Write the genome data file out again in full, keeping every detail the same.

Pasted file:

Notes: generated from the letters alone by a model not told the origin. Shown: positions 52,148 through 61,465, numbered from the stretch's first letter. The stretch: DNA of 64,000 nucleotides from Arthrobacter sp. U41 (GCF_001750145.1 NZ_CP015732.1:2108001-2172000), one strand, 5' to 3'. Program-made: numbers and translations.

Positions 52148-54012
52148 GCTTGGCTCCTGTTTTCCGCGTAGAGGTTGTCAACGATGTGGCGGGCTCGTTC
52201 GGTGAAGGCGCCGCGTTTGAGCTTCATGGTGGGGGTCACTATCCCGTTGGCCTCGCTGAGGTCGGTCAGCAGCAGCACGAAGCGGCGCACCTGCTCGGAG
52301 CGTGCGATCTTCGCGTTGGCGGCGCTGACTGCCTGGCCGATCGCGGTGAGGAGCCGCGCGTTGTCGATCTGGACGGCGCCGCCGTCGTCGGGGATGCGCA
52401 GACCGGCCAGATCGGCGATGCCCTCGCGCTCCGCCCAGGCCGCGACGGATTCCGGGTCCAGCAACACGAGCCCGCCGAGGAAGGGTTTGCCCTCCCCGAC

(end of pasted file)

Notes: generated from the letters alone by a model not told the origin. Shown: positions 52,148 through 61,465, numbered from the stretch's first letter. The stretch: DNA of 64,000 nucleotides from Arthrobacter sp. U41 (GCF_001750145.1 NZ_CP015732.1:2108001-2172000), one strand, 5' to 3'. Program-made: numbers and translations.

Positions 52148-54012
52148 GCTTGGCTCCTGTTTTCCGCGTAGAGGTTGTCAACGATGTGGCGGGCTCGTTC
52201 GGTGAAGGCGCCGCGTTTGAGCTTCATGGTGGGGGTCACTATCCCGTTGGCCTCGCTGAGGTCGGTCAGCAGCAGCACGAAGCGGCGCACCTGCTCGGAG
52301 CGTGCGATCTTCGCGTTGGCGGCGCTGACTGCCTGGCCGATCGCGGTGAGGAGCCGCGCGTTGTCGATCTGGACGGCGCCGCCGTCGTCGGGGATGCGCA
52401 GACCGGCCAGATCGGCGATGCCCTCGCGCTCCGCCCAGGCCGCGACGGATTCCGGGTCCAGCAACACGAGCCCGCCGAGGAAGGGTTTGCCCTCCCCGAC